It can be frightening, tiring and frustrating to see a friend family or member struggling with addiction and knowing that there is very little you can do to help.
One thing you can try is to have an ‘intervention’, an intervention, is where a group of people close to an addict come together to encourage them to seek help.
The problem is that getting an addict to admit that they have a problem can be hard, most addicts are never ‘ready’ to accept that their addiction, is harming themselves, or others.
Denial, often a barrier to recovery for those who suffer from addiction to substances such as alcohol or drugs may also find it hard to understand that their actions are having a negative impact and consequently may need some help to see the harmful effects their behaviour is having.
Any addiction problem is often easier for friends or family members to see than it is for the person with the addiction, a loved one could be struggling to see what may seem obvious to you because they are not always capable of thinking clearly or making good choices.
Scientists have found that alcohol abuse can cause the loss of grey matter (a major component of the central nervous system, as distinguished from white matter) in certain areas of the brain, including the frontal lobe and it is thought that it is this that impairs logical processing and decision making. It is more likely to do with this inability to see things clearly, not that the individual is being stubborn or pig-headed, that can prevent them accepting the problem and a formal intervention might be the answer.
What is an Intervention?
An intervention can be an effective tool when encouraging a friend or family member to seek help for an addiction.
An intervention is a combination of elements or strategies designed to produce behaviour changes or improve health among individuals (or groups). Interventions can include educational programmes, a health promotion campaign, or improvements in someone’s environment. Interventions that include multiple strands are often the most effective in producing both desired and lasting change.
Interventions don’t necessarily have to take place at home, many can be implemented in professional settings including communities, the work place, schools, health care organisations or specialist environments such as Leon House. Interventions that take place in multiple settings, just like multiple strategies, can be the most effective method of treatment for both individuals and groups.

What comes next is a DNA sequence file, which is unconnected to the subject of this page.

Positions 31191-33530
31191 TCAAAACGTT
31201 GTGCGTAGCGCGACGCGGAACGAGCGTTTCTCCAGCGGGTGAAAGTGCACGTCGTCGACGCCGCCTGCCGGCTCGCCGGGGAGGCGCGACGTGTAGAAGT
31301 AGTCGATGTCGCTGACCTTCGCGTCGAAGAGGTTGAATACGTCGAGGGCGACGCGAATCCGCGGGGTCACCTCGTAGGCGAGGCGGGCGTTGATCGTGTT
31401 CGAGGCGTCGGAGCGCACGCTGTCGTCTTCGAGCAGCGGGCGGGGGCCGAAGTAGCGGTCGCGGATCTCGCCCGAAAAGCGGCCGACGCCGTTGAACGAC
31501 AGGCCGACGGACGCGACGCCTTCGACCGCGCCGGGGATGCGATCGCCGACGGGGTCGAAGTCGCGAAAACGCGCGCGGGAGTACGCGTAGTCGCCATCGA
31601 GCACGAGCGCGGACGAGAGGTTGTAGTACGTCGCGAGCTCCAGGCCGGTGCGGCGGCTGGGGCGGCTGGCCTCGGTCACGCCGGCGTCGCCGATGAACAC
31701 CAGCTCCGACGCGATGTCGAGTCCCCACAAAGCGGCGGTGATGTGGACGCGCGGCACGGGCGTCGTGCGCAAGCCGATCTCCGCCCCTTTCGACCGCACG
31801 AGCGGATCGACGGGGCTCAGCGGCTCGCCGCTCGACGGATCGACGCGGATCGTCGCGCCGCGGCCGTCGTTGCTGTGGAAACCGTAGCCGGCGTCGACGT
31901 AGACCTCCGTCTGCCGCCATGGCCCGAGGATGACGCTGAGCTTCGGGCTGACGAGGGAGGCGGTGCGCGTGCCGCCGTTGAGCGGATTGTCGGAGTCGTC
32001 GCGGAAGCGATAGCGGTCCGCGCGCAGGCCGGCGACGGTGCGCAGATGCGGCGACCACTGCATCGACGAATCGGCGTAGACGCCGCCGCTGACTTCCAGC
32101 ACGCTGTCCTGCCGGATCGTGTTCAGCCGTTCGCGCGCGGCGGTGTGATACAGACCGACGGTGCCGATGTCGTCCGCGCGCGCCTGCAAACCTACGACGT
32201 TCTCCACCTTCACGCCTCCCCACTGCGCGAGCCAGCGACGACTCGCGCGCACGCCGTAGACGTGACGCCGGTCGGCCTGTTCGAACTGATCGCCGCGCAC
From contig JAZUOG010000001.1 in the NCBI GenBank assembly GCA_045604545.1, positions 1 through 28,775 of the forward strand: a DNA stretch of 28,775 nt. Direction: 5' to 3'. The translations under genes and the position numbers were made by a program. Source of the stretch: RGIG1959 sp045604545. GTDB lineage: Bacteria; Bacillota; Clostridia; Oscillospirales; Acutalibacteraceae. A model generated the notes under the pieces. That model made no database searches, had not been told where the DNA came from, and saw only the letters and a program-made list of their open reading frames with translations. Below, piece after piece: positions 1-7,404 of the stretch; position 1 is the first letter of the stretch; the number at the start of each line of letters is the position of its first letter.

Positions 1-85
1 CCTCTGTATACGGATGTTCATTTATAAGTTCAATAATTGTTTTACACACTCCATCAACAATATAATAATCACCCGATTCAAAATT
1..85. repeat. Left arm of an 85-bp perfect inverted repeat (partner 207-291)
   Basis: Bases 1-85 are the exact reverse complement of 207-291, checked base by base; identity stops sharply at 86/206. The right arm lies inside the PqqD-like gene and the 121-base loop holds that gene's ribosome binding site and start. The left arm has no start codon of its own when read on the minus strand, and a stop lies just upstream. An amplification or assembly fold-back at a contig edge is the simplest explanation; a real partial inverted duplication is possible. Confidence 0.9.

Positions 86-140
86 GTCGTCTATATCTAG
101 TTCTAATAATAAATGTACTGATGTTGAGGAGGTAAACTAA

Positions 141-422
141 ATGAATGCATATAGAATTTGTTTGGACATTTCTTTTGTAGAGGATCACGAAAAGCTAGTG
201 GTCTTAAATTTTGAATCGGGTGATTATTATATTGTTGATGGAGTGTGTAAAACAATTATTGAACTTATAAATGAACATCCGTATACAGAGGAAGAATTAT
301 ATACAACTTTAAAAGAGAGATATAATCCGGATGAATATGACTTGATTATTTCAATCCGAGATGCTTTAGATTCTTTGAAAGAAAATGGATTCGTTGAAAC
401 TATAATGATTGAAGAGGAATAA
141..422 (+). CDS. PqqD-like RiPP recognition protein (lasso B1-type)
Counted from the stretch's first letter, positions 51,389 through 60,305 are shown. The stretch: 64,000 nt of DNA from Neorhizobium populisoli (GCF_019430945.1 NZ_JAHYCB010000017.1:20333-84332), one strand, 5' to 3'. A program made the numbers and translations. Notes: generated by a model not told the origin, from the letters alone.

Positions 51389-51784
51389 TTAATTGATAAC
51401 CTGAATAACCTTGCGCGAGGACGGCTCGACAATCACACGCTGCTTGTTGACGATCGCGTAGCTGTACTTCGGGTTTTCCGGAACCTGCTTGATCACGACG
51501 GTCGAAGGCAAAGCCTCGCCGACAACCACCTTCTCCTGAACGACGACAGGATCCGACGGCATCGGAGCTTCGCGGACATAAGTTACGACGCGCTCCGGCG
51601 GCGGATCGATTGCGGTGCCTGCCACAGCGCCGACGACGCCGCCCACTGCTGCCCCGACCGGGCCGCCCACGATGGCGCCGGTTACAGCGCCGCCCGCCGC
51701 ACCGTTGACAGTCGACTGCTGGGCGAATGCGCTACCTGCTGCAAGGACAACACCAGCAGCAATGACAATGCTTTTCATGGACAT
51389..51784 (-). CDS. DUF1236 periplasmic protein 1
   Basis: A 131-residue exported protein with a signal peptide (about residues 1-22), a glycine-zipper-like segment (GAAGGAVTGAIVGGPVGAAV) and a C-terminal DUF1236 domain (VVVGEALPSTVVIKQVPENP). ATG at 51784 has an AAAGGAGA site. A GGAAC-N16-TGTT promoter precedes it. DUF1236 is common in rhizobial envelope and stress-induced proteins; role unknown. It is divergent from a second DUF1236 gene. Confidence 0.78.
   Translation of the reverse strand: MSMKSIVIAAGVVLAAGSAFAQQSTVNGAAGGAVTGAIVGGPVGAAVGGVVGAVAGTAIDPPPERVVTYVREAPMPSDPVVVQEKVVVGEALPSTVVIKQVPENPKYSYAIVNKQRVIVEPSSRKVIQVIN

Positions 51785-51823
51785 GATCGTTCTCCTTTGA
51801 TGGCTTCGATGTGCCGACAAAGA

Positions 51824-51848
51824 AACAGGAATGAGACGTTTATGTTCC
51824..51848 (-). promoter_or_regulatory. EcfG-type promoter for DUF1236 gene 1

Research has shown that interventions generate change by influencing a person’s:
- and beliefs
Staging an Intervention
According to the charity, Alcohol Concern, almost 600,000 people in England are classed as dependent drinkers, with less than one-fifth of accessing any treatment that might help them recover.
What to Know Before Staging an Intervention
Before staging an intervention, you should learn as much as you can about the process to ensure that it ends up running smoothly. An intervention requires careful planning and is not something that can just be arranged overnight. You will need to make a list of participants, decide on a venue, and arrange a rehearsal meeting so that everyone knows what will happen and how they are expected to participate.
Tips for Successful Interventions
An intervention can be a powerful tool when it comes to recovery from addiction but it stand s more chance of success, when planned and staged properly. To increase the chances of an intervention being successful, here are some things to take into account.
- Find the right time to talk
- Choose a private but formal place
- Have a rehearsal
- Use open, friendly body language
- Keep calm
- Don’t give up
- Have a treatment centre standing by
Leon House Residential Rehabilitation Clinic treats a wide range of psychological disorders and addictions.
Our distinguished team of doctors, psychiatrists and counsellors provide specialist care and support in complete privacy, identifying and treating the underlying causes that lead to mental health issues and addiction.
We make sure you have your own care team to give you full support throughout your treatment.
We probe beyond the surface of your condition to get to the root of the cause, in order to give you long-lasting well-being.